Most code has bugs in it. The reason for that is that the word "bugs" is really loose and covers a wide spectrum of "things" from "doesn't meet the requirements" to "fails in various conditions and throws an error". Because of this, the process of debugging is as important if not more important than the process of coding. Many studies show that the total amount of time spent debugging code is often more than the amount of time it took to write the code originally.
The best thing you can do is to do everything you can to reduce the amount of time you spend debugging. You can do this in a variety of ways: spending more time up front designing and architecting your code, spending time writing code for testing your code and testing your code thoroughly, using functions that are known to be "correct" rather than writing your own, using an editor that helps you develop quality code, writing code that is adequately commented and very readable, and working with other people while coding (peer review catches many problems very quickly).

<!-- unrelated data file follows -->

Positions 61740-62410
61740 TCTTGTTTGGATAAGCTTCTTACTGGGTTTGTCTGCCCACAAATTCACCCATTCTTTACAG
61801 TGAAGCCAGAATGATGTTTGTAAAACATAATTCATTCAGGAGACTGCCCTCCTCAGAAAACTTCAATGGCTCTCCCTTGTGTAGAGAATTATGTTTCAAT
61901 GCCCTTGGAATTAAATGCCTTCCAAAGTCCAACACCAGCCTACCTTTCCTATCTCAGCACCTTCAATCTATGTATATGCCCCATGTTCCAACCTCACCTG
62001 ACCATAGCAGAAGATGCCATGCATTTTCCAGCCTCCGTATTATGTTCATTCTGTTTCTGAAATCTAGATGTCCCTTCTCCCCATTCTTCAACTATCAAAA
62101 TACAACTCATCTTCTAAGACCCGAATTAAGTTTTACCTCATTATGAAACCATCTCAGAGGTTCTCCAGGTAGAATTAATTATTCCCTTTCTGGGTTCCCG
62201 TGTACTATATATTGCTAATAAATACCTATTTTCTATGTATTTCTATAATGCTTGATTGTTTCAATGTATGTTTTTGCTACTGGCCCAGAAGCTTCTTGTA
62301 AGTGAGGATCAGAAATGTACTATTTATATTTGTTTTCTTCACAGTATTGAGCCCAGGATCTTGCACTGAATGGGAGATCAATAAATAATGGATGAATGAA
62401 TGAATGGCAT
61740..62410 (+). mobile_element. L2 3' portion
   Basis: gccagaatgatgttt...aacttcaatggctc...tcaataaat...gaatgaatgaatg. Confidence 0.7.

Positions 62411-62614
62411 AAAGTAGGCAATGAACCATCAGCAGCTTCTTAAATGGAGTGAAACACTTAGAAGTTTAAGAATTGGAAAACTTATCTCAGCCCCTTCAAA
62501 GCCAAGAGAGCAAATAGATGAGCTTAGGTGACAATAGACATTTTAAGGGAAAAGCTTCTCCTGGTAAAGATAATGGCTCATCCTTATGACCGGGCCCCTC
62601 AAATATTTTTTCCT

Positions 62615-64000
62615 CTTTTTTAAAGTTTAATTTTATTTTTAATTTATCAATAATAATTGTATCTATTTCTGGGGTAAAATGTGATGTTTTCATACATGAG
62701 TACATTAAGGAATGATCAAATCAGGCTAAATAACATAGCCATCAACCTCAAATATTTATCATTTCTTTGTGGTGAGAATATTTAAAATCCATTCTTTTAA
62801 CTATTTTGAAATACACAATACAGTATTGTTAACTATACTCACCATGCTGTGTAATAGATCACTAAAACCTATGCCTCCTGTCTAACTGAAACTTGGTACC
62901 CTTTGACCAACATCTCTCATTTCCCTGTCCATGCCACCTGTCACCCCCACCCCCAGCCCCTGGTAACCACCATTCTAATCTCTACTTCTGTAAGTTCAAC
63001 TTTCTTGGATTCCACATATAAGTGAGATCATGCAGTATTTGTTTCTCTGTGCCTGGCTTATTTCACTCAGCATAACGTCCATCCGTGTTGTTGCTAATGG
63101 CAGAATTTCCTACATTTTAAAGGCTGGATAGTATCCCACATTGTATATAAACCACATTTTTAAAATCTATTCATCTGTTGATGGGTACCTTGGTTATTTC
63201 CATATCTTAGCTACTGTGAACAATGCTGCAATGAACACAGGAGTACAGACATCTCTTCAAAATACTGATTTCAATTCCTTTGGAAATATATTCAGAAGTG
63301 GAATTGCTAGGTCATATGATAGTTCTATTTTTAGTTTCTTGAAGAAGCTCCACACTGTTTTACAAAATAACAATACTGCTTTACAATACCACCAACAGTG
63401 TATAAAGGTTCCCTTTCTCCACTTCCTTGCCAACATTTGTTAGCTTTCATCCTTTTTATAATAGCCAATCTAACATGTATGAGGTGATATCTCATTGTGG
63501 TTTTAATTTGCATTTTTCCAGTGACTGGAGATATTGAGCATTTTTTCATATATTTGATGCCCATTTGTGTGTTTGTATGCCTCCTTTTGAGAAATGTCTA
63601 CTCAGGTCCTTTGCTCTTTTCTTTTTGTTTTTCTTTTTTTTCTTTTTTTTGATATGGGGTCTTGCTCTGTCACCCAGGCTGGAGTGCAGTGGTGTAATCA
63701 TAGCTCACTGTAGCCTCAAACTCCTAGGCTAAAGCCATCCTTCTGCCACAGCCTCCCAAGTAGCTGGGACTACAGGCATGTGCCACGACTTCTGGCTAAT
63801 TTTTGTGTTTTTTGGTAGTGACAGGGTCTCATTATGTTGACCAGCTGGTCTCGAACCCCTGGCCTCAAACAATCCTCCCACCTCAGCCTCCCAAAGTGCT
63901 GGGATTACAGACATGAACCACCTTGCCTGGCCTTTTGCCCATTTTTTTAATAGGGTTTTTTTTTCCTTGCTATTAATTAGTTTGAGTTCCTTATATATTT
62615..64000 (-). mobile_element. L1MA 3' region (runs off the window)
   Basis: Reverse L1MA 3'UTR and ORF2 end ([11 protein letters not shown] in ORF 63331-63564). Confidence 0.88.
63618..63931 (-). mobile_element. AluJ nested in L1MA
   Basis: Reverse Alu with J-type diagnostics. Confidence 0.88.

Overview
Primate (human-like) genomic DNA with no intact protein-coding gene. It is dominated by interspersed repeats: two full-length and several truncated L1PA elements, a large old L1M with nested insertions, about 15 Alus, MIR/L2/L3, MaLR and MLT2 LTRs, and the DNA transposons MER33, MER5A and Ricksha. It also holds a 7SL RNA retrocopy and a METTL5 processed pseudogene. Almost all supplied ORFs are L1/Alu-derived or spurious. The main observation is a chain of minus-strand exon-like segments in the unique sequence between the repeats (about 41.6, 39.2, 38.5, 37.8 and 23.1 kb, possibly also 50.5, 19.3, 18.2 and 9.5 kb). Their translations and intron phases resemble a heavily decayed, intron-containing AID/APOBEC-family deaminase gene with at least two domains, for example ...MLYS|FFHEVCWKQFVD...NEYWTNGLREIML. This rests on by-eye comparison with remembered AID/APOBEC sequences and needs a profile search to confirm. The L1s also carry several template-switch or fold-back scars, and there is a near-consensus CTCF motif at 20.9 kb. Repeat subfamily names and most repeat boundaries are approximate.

Practicing those things will do a lot to reduce the amount of debugging you will have to do, though it's unlikely it will eliminate the need to debug altogether.
The art of debugging is to look at a set of symptoms (errors, circumstances, steps to repeat the error, ...), understand the underlying problem(s), and fix them.
The best results would be to fix the problem without getting frustrated and to increase the quality of the code involved.